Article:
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Startups: Five Mistakes Business Owners Make When Defining Performance Metrics

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For any business owner, it's vital \you can always quickly see how well your company is performing. Larger, more established companies have generally used key performance indicators (or KPI) to drive performance for some time now, but startups cannot ignore the value of these metrics. If you own a startup, it's vital you start to measure the right things from the first day of trading. Learn from your competitors and develop the right performance metrics by avoiding these five common mistakes.

Vanity metrics

Vanity metrics are still common across businesses of all types and sizes. These measures are the big numbers that help senior executives and managers feel good about the business, without adding any real value. Vanity metrics often use up valuable resources and divert attention away from the really important stuff.

It's understandable that startup managers choose vanity metrics because they're often trying to grow their presence in the market. For example, tracking the number of visitors to your website each month can seem like a positive measure when you can see the figures increasing, but if nobody then actually buys anything, the metric is largely worthless.

Resist the temptation to track things that make you feel good, and focus on the numbers that can actually help you grow your business.

Too many measurements

Startup owners are often thirsty for knowledge. In an exciting new market, it's often tempting to look at every aspect of the business, tracking every measure in absolute detail. In fact, if you're looking at too many measures, you won't actually have time to do anything about what they tell you.

Relate the metrics to your critical success factors, and focus on the measures vital to your business model. For example, if you offer SaaS (software as a service), you need to know what you need to do to acquire and keep your customers. The metrics for this business model are likely to look very different to the KPI of a transactional, retail business.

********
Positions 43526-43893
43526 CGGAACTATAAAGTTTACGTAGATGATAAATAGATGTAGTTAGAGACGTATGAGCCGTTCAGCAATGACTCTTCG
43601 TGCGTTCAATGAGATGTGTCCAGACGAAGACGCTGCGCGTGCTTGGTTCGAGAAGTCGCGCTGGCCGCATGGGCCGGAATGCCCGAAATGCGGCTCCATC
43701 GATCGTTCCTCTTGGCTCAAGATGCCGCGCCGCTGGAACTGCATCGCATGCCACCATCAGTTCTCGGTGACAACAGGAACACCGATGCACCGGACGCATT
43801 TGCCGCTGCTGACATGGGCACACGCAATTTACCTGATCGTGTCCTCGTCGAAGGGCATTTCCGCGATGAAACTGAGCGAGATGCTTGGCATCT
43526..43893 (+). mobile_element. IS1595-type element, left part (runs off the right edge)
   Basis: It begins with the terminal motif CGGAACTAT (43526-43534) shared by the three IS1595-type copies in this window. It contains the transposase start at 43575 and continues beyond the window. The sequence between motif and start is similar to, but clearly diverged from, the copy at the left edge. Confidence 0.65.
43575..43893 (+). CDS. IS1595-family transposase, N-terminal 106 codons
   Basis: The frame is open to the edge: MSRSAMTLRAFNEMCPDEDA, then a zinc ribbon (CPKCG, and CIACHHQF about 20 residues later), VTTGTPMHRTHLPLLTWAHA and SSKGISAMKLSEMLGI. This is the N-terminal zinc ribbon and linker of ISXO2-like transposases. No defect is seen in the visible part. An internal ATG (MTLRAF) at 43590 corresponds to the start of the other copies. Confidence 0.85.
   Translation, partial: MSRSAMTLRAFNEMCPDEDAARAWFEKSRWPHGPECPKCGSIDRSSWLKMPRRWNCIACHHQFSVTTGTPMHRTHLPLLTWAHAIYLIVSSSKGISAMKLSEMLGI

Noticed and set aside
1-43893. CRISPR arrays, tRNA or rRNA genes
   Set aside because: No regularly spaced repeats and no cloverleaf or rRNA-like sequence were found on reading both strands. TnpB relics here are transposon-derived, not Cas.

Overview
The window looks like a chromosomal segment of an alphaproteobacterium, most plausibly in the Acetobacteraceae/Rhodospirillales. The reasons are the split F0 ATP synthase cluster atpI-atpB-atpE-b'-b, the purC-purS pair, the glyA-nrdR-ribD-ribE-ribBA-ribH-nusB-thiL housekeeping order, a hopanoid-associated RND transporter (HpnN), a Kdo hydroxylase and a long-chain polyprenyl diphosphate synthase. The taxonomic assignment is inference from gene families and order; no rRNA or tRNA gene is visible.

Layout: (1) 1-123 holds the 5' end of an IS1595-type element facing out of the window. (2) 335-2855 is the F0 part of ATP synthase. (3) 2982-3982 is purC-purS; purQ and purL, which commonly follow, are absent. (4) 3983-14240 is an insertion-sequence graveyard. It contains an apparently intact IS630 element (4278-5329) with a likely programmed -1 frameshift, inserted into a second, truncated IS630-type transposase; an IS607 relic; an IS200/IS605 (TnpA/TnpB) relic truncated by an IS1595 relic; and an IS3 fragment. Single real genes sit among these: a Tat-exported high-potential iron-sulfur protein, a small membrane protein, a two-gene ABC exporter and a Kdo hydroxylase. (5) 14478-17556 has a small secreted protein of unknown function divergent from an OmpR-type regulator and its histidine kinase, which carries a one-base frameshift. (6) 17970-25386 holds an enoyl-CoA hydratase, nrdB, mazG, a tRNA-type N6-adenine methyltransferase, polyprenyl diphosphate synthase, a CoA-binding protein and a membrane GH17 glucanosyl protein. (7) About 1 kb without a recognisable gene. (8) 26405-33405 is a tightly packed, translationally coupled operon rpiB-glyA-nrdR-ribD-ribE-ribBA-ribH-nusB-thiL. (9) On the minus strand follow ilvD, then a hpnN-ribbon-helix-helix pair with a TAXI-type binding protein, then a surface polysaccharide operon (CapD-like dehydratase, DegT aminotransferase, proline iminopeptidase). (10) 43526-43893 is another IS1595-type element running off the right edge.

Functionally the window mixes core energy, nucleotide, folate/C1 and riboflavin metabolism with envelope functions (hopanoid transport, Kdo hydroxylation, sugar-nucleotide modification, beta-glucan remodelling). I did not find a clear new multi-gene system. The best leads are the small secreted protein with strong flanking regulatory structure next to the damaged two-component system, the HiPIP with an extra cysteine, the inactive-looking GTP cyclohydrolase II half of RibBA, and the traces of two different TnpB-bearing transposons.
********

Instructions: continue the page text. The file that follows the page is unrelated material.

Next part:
Complexity metrics

The ideal metric does not need explanation. You shouldn't need to spend time talking to your employees, peers or customers about how they should interpret a measure. The best performance metrics stimulate discussion and debate and allow your team members to focus on what they can do to improve the business. Any unnecessary explanation or analysis will distract your employees from this critical task.

Errors and inaccuracies

People will occasionally make errors, but a metric that is fundamentally inaccurate is no use to your startup. For example, if you want to measure the sales conversion rate, a metric only including certain customers or transactions only tells you half the story. Similarly, if you have to make too many assumptions with the source information, the metrics aren't going to add much value to your business.

Startups often compromise because they are new. Startup owners believe it's acceptable to work with 'rough' numbers because nobody has yet had time to set up accurate measurements. This approach won't help you manage your business. Choose metrics you can rely on from day one, so you know when you make decisions, you can really influence the outcome.

Irrelevant time periods

Some measures relate well to any period. For example, it's important for a contact center manager to know about staff absence every day because he or she needs to consider the effect on call handling capacity. In other cases, metrics only really add value over a longer period.

For example, a sales conversion rate generally has more meaning over a longer time period. Performance can often rise and fall sharply between days, but, over time, you can see how your teams are performing. Look at rates and ratios over weeks or months, instead of absolute daily numbers that don't really tell you what 'good' looks like.

If you don't look at a relevant trend, there's a risk you will make a rash decision. In the early days of your startup, it's tempting to make quick changes to react to the numbers you are measuring, but a degree of patience (and a longer term view) will stop you acting too hastily.

Key performance indicators are relevant to businesses of any size, and startup owners should use these metrics from day one. Choose measures that add value to the business, so you can quickly and accurately pinpoint where you need to improve. Check out companies like Steton Technology Group to see how they can assist you.